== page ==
In the following chapters is the sequel to "Dragon's Gift." If you have yet to read the first story, please start there. If you've already read it, then you know what you need to. Hope you all love this story as much as the previous. It's now fully revised and is nearly twenty pages longer than the original version.

As with all my stories – this is a complete work of fiction. Any similarities between real people, places, and/or events are completely coincidental. Though, if any of you know of these things actually having ever taken place, please, do let me know!

Chapter #1 – Xaria

Xaria had recently turned seventeen. Though she looked like other women of her age in the town below, she was not at all really like them. If she had been a normal young woman, she would most likely be already married off or at the very least engaged. But, for her, courting was still quite a distant thought – maybe fifteen more years. She was a half dragon – a drakoon as their rare kind was called. Though she aged similarly in appearance, the dragon blood within her made her mature more slowly in nearly every other way.

For a while she had been staring off into the sky as she sat on the outcropping in front of the cavern she shared with her family. No, living in a cave was not nearly as bad as it sounded. Her father had used his magic to divide up the lair into many smaller ones that were actually well-provisioned for living. There were four rooms at the moment, but she was sure there would be more. One for her parents, one for herself, one for her little brother Ginfe, and one for the next child her parents always talked about having. She was actually sort of glad her mother was the human in the relationship, otherwise she probably would have had more than just one sibling at the moment, and her little brother was sometimes very annoying.

Yet, for all his annoyances, she missed her brother. She had actually become bored without his constant pestering. Ginfe had gone away with their grandfather nearly ten days earlier. She had truly wished she could have gone with them, but it was time for her brother to start his magical training, which was traditionally started by the grandparent of the same sex when you came of age to do so. For dragons it was thirty, but for drakoons it was ten.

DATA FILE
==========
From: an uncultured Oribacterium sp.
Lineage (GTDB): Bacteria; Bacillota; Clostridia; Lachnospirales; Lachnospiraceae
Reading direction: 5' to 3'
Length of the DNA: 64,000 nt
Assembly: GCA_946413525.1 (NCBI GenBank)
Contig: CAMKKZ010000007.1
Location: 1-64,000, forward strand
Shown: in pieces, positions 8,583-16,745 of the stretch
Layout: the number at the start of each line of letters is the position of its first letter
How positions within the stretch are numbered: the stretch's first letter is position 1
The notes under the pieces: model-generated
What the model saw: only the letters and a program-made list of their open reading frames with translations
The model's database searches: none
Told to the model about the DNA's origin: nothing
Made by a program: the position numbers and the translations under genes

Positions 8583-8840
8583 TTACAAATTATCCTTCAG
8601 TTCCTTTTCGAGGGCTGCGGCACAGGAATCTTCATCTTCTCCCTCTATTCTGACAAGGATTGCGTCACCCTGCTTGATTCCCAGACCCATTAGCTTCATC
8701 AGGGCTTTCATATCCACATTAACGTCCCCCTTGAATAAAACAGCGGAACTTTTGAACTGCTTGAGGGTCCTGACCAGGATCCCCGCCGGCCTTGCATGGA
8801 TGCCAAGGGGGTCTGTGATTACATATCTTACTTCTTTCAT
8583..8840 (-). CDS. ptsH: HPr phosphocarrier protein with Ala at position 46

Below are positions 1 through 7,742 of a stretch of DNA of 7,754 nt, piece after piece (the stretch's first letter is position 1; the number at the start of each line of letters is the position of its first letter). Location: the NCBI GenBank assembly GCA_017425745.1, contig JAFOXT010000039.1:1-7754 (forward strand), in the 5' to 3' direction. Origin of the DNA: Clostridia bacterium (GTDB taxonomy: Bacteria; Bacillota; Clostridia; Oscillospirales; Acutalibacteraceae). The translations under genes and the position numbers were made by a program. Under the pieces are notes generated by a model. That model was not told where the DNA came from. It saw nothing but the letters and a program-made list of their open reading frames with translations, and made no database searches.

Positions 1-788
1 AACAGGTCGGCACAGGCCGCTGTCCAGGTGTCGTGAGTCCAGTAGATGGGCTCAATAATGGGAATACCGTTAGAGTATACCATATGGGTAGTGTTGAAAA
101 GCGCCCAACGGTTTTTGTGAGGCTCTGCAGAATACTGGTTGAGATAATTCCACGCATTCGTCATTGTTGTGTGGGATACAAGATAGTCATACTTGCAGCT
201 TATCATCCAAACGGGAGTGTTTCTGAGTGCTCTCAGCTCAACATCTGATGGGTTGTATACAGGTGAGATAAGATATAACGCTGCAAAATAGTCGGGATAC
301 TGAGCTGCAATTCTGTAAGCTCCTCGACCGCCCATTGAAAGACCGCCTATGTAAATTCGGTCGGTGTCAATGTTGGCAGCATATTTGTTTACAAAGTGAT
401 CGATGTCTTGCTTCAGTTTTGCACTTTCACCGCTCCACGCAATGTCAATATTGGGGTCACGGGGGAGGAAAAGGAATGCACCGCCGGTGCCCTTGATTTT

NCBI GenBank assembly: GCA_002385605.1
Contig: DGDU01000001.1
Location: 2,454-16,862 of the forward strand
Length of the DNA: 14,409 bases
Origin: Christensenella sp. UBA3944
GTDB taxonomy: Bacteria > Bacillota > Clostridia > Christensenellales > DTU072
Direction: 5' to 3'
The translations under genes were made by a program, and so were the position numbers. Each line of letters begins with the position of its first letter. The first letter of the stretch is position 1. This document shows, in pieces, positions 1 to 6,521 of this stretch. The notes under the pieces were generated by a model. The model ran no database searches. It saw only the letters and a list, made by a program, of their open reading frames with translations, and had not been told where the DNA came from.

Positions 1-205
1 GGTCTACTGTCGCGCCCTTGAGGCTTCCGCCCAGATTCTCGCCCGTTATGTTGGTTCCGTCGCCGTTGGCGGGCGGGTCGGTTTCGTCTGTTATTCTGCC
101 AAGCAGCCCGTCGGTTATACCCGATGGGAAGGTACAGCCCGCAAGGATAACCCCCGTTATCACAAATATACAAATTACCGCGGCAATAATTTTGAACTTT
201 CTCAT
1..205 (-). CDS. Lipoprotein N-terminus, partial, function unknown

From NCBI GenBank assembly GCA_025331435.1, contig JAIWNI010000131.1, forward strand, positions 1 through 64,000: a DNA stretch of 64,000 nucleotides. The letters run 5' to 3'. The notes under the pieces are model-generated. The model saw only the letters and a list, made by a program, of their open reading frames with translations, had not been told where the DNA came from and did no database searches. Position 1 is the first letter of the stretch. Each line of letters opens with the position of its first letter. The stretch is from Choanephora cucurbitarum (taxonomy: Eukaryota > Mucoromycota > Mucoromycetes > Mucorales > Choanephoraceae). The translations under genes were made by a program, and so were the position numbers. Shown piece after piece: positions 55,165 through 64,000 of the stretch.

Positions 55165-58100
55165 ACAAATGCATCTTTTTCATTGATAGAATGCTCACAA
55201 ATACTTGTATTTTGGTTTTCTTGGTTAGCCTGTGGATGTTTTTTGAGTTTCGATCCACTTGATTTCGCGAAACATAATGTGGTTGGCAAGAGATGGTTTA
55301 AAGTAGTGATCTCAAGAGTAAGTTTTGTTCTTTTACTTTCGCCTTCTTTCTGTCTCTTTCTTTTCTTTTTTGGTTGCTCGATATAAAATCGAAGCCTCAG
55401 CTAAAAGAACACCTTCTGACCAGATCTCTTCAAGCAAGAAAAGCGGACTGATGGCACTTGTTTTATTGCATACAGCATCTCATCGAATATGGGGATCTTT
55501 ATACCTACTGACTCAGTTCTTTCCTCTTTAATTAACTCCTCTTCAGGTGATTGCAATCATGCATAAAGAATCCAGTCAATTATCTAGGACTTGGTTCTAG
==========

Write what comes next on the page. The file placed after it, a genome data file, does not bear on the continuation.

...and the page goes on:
As she continued to stare off into space, she would periodically make stupid noises on her flute, not really in the mood to practice her music or her magic. She did not even have the desire to play or go down to the town to see the elven seamstress Anarisa. It was an extremely beautiful spring day, though. But the bright sunshine was just making her eyes ache.

Mischief, though… She grinned as she suddenly had an idea. She rose from the rocks she had sat on for hours and turned towards the little waterfall off to the right. Her parents had disappeared nearly an hour earlier to go up to the lake above the cliff there. She bound off with the grace of a mountain deer. Her braided waist-long white hair swayed back and forth drastically as she hurried off, thinking of some mischief she could cause on her parents' private time. She just had to try not to get caught, like she too often did.

When she arrived at the lower fall, she slowly peeked over the top of the rocks. But she instantly squealed in surprise and nearly fell backwards. Her father was right there, staring at her. His stern stare made her quickly turn and flee back down the mountain, but this time she followed the stream to the tree and little field of flowers. She sat on top of the boulder beneath the oak tree, kicking at the long grass that grew around it.

She glanced back up to where her father had been but did not see him. She sighed. The older she got, the harder it seemed to sneak around to cause mischief. The wind blew across her, making the lowest branch of the tree above her bend down, almost in welcome. She stood and lifted herself up into the tree, but the spring leaves and flowers would not hide her from her parents whenever they came back down. She decided to climb even higher, her ankle-length blue dress not interfering with her expert climbing at all. When she was as high as she knew she could go safely, she straddled the branch and leaned back against the trunk, wishing she had something fun to do.

Not long after she had gotten comfortable, she saw her parents climb over the top of the cliff from the lake. Her mother headed off towards the cave. Her father, however, was walking down the stream towards the flowers and his daughter. He reached the tree and leaned against the trunk, not seeming to acknowledge the young woman above him, though she knew he knew she was there. His wings were spread around the trunk of the tree and he stretched them dramatically.